I do the heavy lifting with cooking, mopping, laundry (except putting away and sometimes folding), cleaning bathrooms and all the miscellaneous things that come up. I also help my youngest with his jobs and ignore the things my kiddos didn’t quite do right. 😉 My hubby takes care of the yard and car and home maintenance.

      I stuck all this info onto a spreadsheet and posted it on the fridge. You, of course, will have to tweak things to fit the number of kids you have and your hot-button chores or areas in your home. I know it sounds like a lot, but really my kids do a few daily chores first thing in the morning, do one weekly chore every day and help clean up after one meal every day. It amounts to less than 30 minutes a day if they don’t drag their feet. They love it because the chores are spread throughout the week and don’t seem overwhelming and I love it because they are actually helping me with the stuff that makes me feel like the house is in order. The hard part is identifying what YOU really need done to help you feel like things are in order! Now organizing? I definitely recommend one room or area at a time!

      • I think you are one of the first I’ve have seen who agrees kids need to do some of the household work. So many of my homeschooler friends(yes I homeschool our 5 kids), think I am a terrible mom because my kids(10-15) have a rotating 5 wk schedule for kitchen(wash table, sweep floor, wash dishes, dry/put away dishes, off a wk). They are all responsible for their own laundry and 2 household chores a week.(trash, kitchen floor, bathroom, etc). So many I talk to say let kids be kids and those are the kids who have no clue how to do anything when they do leave home.

        • I totally agree with this. Don’t understand your friends ideas! My kids 6, 7 help out with the kitchen clean-up most meals!

        • I think you’re very wise! My husband & I were clueless young adults b/c our families only had us learn academics, not household cleaning/care/management. We think of homeschooling as teaching all life skills. Thx for sharing how you put it into practice — I’m going to copy you!

          • The parents who don’t require their children to contribute to household chores and maintenance are robbing them of the opportunity to develop important life skills! Teaching life skills are just as important as academics. You can be sure my kids will know how to clean a toilet before they go off to college (ok, they already know how to do it and they are 11, 8 and 8) not to mention cooking, cleaning, laundry, car maintenance, banking and finance, and service to others.

  5. Oh Kari how you have encouraged me! I strive for a lot of order, so much so that I tend to hurry and try to do it myself rather than give my children grace and allow them to learn it on their own. I do however, have zero tolerance for boredom 🙂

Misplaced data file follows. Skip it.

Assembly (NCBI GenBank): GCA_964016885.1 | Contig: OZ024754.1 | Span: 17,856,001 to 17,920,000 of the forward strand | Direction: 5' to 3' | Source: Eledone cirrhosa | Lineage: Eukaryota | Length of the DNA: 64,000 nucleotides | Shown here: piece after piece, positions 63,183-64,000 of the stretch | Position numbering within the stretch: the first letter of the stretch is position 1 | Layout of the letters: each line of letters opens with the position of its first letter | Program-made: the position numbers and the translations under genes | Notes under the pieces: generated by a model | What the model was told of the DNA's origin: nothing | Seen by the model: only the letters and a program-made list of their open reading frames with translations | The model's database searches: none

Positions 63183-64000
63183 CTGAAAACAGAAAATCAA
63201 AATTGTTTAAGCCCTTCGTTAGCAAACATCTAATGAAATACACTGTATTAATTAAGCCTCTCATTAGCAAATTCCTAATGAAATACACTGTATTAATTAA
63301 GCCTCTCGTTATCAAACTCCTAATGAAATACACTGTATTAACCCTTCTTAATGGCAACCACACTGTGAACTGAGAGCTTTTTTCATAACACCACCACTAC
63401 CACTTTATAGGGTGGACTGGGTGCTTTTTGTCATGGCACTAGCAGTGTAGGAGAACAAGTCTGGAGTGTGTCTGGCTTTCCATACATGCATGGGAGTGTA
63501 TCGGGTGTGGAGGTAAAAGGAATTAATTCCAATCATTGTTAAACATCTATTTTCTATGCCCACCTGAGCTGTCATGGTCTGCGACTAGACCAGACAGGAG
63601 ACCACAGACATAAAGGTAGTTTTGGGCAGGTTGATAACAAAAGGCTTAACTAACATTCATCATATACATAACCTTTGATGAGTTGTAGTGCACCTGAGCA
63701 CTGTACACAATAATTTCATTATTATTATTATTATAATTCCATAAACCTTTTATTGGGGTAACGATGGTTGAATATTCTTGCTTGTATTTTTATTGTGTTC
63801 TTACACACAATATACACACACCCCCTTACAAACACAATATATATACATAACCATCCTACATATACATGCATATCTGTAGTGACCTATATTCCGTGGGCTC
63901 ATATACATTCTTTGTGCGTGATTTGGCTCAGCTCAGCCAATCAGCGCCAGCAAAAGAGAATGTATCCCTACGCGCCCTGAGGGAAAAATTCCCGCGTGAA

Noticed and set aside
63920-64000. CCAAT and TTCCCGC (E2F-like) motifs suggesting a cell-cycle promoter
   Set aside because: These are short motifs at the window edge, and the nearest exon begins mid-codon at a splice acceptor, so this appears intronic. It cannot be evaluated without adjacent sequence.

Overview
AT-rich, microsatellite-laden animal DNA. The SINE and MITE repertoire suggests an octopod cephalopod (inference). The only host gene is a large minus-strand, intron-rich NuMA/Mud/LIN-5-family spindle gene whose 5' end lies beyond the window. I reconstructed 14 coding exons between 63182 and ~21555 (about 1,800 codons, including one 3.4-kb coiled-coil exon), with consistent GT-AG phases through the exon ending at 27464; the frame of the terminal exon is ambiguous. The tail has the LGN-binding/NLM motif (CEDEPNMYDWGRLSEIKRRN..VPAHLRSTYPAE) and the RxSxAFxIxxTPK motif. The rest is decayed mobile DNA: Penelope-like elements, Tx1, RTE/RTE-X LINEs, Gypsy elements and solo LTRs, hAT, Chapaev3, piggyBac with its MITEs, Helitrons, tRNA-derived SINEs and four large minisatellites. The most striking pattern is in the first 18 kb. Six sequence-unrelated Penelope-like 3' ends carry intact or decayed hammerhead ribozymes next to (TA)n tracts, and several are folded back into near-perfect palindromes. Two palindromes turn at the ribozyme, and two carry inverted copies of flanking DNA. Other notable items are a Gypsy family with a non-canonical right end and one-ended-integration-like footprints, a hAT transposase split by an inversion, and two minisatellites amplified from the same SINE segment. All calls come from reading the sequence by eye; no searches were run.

Nikki @ Christian Mommy Blogger’s latest post: Check Your Page Load Time {31 Days to a More Reader Friendly Blog}

  6. Loved your post, Kari. Thanks for sharing!
    Jolene @ The Alabaster Jar’s latest post: Day 30: Taking Up Of the Cross In Marriage

  7. where did you find your world map?
    Thanks! I need one!

  8. I loved this Kari! I need to implement some laziness in our day. It seems like most days I am hurried to get through our school lessons (workbooks and such) and forget to slow it down and encourage them to explore a little more. I love this philosophy! On a side note: Right now all three are downstairs playing Legos nicely together, so maybe I will let them play a bit longer before we start “school” while I catch up on your blog 🙂

  9. I was just reading through the comments and read Crystal’s response about organizing and getting organized. I just worked through Unstuff Your Life and it REALLY worked for me and mine.

  10. I love this! but I also cringe when people ask my kids what they do all day? and yes–people ask ALL THE TIME! They reply differently each time but it is always something like, we played all day, I just sat on the couch and read a pile of books, we took a field trip to the grocery store . . . or the worst one (as seen by others!) I just played Stack the States all day long!

    Great Post!
    renee baude @joyfulmom’s latest post: Food School: a 31 Day Course (day 21 Cooking with Kale)

    • Haha, oh yes I can relate to your cringing Renee. Sometimes I say to my kids, “I want you to understand that what you’re doing FEELS like playing but it’s actually LEARNING! So when people you ask you what you do all day you can say learning.” 😉 Haha!
      Kari Patterson’s latest post: The Lazy Girl’s Guide to Home Education

      • I have the same problem. My kids tell people, we haven’t done schoolwork all week! Drives me crazy, but they don’t understand the unstructured learning part. And I loved the part about boredom. I purposely make my children bored. Sometimes at home, in the car, waiting places. They either learn to keep a book with them at all times, or I have heard my daughter teaching my son games they play in their head to pass the time!

      • My son gets asked all the time what kind of schoolwork he does. The other day I overheard him tell someone “Oh I don’t do schoolwork, I’m too busy learning!”

  11. I so enjoyed this post! I am on the precipice of changing our eclectic school style (about 2-3 hours, 3 days a week) to give the kids more freedom about what they are learning. They have so much passion and interest that I’ve been thinking, “Why not let them make more choices?”

    Anyways, I so agree about the importance of having kids contribute to the family for mom’s sanity. I call it “putting my kids to work”. They cook and clean, do laundry, and generally contribute. It’s amazing how much kids are actually capable of – just last night by 8 year old made dinner all by herself! But, the cincher is they still have lots of time to play and learn and be with friends because we don’t do very much “formal schooling”.